The 1964 Studebakers were introduced in October 1963. They were longer, lower, had new styling and a greater choice of engine powers. The Lark sedans, as sold in Australia, were six inches longer and an inch lower than the 1963 models. The station wagons were three inches longer. Higher performance kits were offered as optional equipment on any of the Studebaker range. The engines range included the 289 cu. in. R1, a supercharged version dubbed the R2, a big capacity (304.5 cu. in.) supercharged unit designated R3, and an unblown version of this, the R4. The high performance kits also included suspension and transmission changes to handle the extra power and speed.
Studebakers were also waging a war on rust. A new primer introduced with the ’64 range was applied to the body panels before welding took place and it was claimed that the bond was not broken by the welding process. In this way it was hoped to eliminate corrosion caused by humidity pockets in the sub-assemblies. The completed bodies then went through another two anti-rust sections before they were painted. They were run through a phosphate bath and then into a chromate rinse which was followed by a spray primer. The final step was an underbody body coating, weighing some 50lb., according to Studebaker's scales.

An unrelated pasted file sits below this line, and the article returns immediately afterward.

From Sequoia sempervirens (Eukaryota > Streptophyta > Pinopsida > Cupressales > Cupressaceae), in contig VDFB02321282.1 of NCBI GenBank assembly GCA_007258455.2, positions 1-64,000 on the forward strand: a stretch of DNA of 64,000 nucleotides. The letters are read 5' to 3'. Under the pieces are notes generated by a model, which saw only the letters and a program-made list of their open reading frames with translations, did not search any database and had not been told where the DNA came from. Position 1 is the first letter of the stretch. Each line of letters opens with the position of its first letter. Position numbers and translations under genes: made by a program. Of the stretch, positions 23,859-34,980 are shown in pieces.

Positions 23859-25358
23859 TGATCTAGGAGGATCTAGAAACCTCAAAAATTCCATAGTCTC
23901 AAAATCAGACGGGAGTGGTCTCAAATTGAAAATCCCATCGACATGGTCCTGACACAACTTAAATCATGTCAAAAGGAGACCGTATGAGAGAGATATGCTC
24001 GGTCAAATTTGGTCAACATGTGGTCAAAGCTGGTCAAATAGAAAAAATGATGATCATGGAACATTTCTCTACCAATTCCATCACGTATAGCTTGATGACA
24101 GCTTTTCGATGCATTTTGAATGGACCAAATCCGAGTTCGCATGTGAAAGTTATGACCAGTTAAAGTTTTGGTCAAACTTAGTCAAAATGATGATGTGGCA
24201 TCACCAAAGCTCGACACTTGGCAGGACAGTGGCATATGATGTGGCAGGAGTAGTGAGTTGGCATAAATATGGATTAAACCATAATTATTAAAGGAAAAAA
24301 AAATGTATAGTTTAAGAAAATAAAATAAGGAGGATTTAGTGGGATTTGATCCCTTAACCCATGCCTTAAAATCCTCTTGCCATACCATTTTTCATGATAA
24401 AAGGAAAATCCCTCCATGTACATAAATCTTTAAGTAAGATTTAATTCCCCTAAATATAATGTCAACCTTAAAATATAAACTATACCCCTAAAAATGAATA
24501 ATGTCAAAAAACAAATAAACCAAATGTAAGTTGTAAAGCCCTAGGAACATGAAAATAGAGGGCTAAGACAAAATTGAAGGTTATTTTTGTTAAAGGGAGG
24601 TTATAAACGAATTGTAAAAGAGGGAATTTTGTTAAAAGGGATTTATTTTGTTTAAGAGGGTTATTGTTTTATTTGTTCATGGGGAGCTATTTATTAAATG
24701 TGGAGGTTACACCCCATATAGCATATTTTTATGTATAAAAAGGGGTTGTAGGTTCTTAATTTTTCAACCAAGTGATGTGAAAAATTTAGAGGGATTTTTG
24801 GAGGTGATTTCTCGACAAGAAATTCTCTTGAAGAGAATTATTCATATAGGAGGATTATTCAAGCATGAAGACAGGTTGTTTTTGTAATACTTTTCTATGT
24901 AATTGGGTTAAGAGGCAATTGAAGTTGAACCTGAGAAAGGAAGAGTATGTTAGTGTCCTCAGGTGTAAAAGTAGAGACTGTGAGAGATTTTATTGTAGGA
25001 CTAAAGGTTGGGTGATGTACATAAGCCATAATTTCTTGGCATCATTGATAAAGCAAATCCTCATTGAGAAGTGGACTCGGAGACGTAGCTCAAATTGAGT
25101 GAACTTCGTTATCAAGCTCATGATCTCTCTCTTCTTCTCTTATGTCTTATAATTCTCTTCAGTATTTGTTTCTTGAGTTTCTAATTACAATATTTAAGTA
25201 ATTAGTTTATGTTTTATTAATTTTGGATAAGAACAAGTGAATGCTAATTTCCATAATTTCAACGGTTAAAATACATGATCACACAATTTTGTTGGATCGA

Although the styling was changed, the basic appearance was unmistakably Studebaker. However, four headlamps were obviously on the way out at South Bend, as the frontal treatment of many of the models featured two lights, not four. The Gran Turismo model Hawks also had their share of changes, one of which was an optional simulated coupe de ville top of vinyl material over the normal steel turret. Other changes included new wheel discs and a special red badge for the Super versions. The GTs, like all the new Studebakers, had crash-padded dashboards and recessed instruments. The door locks were modified for greater strength and chassis lubrication periods were extended.
The Invicta model had been dropped in 1963. The "portholes" remained, except for the Wildcat which had a three-tiered vent flute behind the front wheel arches. The LeSabre was available as the model #4467 convertible (6,685 built, $3314), model #4645 Estate Wagon (4,003 built, $3635), and model #4447 Hardtop (4,447 built, $3061). The Wildcat model #4669 sold for $3164, and 7,850 Wildcat convertible model #4667 were manufactured. The LeSabre 4400 had a new 300 CID V8 developing 210 or 250 horsepower, while all larger models used the 401 CID 325 horsepower V8. Also there was a new 425 CID V8 developing 340 or 360 horsepower, and was available as an option on the LeSabre wagons, Wildcat and Electra 225 models.
For 1964, the Impala was slightly restyled, reverting to a more rounded, softer look. Out back, the signature taillight assembly had an "upside-down U" shaped aluminium trim strip above the taillights, but the lights themselves were surrounded by a body-colored panel. The 409-cubic-inch (6.7 Litre) returned as the big-block option, but the 4X2 carburettor setup was no longer on the option list. SS models continued to feature the engine-turned aluminium trim. Rooflines were carried over from 1963 unchanged.
Many new optional items directed toward passenger comfort were introduced. These included a reclining seat for the passenger side, removable adjustable front seat headrests, a seven position adjustable steering wheel, and a reverberator unit with rear seat speaker to give "concert hall" sound. A new four speed manual transmission also appeared.